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Author Interview: Marissa Meyer

photo of Marissa Meyer

Marissa Meyer (born February 19, 1984) is an American novelist. She is best known for her series The Lunar Chronicles, which includes her 2012 debut novel, Cinder – a New York Times bestseller.

In a recent chat with The New York Times, she answered some questions about books and described her encounter with a fan that made her realize there’s more to reading than just entertainment. Read the interview here;

What books are on your nightstand?
“Rough Around the Hedges” by Lish McBride and “Teach Your Own: The Indispensable Guide to Living and Learning With Children at Home” by John Holt and Pat Farenga. For family bedtime reading, we just started “Julie of the Wolves” by Jean Craighead George.

Do you write with an ideal reader in mind? Who is it?
Mostly I try to write books that I would enjoy reading myself. Sometimes I’ll think back to Teen Marissa and what sort of story would have captured my imagination, what sort of characters would have felt like friends, what plot twists would be exciting or romantic enough that I would have wanted to come back to that book again and again. Then I try to write that.

Your podcast is called “The Happy Writer.” Is there such a person?
Yes — me! It isn’t hyperbole. I love what I do. Of course, there are days when writing can feel like a chore, or I’m struggling to make a particular plot twist work, or I have to review copy-edits (ugh). But more than a decade into this career, I would still rather spend my time writing than doing just about anything else. I started the podcast in part to help other writers find — if not joy in their writing, at least a sense of personal satisfaction and contentment, and to bring as much happiness into the writing journey as we can. It has a lot to do with perspective, which is something we can cultivate if we’re intentional about it.

What makes you, as a writer, happy?
Piecing together a bunch of random scenes until they become one coherent story, like building a complicated jigsaw puzzle. Or that moment when an elusive character finally starts to talk to me. Or writing “The End” on a project I’ve been working on for years. Or a thousand other things on top of that.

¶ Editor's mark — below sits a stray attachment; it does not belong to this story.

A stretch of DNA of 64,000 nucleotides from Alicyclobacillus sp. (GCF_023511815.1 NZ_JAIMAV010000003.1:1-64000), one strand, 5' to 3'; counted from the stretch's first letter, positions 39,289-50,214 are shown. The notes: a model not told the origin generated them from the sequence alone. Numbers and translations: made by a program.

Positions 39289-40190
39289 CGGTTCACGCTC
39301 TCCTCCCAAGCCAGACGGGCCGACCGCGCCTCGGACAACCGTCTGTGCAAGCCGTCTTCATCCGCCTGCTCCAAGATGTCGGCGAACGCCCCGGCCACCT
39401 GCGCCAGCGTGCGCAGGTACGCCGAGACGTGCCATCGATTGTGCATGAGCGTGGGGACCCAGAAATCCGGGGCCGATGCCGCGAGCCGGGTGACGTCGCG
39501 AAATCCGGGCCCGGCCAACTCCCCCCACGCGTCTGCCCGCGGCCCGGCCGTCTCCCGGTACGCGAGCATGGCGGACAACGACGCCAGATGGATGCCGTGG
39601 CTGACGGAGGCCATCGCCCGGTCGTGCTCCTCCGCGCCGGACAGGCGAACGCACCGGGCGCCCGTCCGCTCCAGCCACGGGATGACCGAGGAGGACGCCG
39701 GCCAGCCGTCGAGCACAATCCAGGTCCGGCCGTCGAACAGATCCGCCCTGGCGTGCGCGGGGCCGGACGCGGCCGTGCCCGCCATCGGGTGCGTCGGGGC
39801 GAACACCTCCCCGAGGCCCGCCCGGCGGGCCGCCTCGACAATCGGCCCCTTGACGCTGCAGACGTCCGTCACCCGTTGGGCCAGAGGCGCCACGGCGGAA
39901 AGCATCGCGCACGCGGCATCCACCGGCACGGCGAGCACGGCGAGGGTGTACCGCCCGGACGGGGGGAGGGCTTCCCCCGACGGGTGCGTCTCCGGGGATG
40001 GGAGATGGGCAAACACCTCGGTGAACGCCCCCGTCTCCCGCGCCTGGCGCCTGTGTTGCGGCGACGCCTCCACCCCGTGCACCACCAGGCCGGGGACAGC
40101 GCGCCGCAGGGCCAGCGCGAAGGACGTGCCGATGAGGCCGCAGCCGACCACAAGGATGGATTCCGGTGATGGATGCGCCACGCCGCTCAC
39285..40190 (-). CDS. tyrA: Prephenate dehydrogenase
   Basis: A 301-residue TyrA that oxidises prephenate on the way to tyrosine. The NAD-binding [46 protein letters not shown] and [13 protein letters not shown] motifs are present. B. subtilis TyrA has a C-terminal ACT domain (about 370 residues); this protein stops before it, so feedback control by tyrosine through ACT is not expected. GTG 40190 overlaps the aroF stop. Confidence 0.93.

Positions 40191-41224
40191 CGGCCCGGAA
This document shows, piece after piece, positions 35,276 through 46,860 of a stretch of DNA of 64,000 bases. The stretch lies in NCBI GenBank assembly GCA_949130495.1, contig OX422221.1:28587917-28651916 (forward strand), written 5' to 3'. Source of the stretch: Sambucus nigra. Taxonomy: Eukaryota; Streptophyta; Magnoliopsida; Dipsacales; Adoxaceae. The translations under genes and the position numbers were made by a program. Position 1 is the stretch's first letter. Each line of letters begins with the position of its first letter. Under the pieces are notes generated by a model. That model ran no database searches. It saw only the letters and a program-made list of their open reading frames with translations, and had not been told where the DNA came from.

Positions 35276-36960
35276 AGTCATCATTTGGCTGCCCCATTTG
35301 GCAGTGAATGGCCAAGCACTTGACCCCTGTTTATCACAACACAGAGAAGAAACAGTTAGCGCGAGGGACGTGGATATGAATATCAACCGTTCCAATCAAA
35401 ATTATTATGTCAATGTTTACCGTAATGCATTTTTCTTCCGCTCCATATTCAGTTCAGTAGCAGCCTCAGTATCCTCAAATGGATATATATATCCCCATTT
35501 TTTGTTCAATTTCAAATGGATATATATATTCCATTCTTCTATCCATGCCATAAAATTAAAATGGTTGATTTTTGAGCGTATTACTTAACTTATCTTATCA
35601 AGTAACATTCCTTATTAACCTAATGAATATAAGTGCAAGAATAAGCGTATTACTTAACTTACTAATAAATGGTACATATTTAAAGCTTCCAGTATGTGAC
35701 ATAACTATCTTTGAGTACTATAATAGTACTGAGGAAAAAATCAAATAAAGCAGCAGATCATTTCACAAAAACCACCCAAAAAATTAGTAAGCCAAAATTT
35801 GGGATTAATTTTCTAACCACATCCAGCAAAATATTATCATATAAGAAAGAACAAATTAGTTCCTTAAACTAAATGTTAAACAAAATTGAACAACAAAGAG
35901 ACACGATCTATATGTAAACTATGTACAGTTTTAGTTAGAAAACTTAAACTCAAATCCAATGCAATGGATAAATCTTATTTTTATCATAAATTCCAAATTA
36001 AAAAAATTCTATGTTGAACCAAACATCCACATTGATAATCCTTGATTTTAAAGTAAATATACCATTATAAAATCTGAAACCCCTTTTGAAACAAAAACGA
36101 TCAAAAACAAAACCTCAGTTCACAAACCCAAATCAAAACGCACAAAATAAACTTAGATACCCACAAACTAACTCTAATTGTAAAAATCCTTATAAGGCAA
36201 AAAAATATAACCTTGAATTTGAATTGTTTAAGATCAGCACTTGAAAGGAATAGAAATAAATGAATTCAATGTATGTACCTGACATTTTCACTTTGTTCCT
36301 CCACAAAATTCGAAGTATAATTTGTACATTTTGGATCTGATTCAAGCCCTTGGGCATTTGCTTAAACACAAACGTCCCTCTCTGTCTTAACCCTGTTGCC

Which genres do you especially enjoy reading? And which do you avoid?
I mostly read young adults — I love the inherent optimism and boldness we see in so many Y.A. books, and I also love to know what my peers are coming up with. I also enjoy nonfiction on whatever topic I’m currently obsessed with (lately there have been a lot of home-schooling guides). As for what I avoid — I guess I don’t read a lot of thrillers, maybe because I’m too easily scared?

Who is your favorite literary hero or heroine?
Elizabeth Bennet from “Pride and Prejudice.” It’s incredible to me how a character created more than 200 years ago can still be so relatable. Hashtag life goals.

What’s a fictional love story that more readers should know about?
Annith, is a 15th-century assassin who serves the Lord of Death, and a damned soul who is more than he seems, from “Mortal Heart” by Robin LaFevers.

Why do fairy tales appeal to you?
When I was 5, I was given a book of fairy tales that included Hans Christian Andersen’s “The Little Mermaid,” which is when I realized that there was a lot more to these stories than Disney was telling me. I’ve been fascinated by fairy tales ever since. I love how a story can endure for hundreds or thousands of years, being constantly retold or adapted for each new generation, and yet maintain the same themes and messages at its core. Cinderella is an easy example. If you compare “Ye Xian” from ninth-century China to the Grimm Brothers’ “Aschenputtel” to Disney’s “Cinderella,” there are clear differences. And yet the heart of the tale remains the same, suggesting there is something universal and timeless that we relate to.

What’s been your most memorable experience on a book tour?
Years ago I remember meeting a young girl with dyslexia who had never managed to read a complete novel until she discovered “Cinder.” She went on to read the entire Lunar Chronicles, and by the time I met her, she had become a very avid reader. She started crying when we met, and I think it was the first time I realized that the books I’d written could mean a lot more to someone than just a few hours of entertainment.

That’s all for today. See you in the next edition of author interviews.

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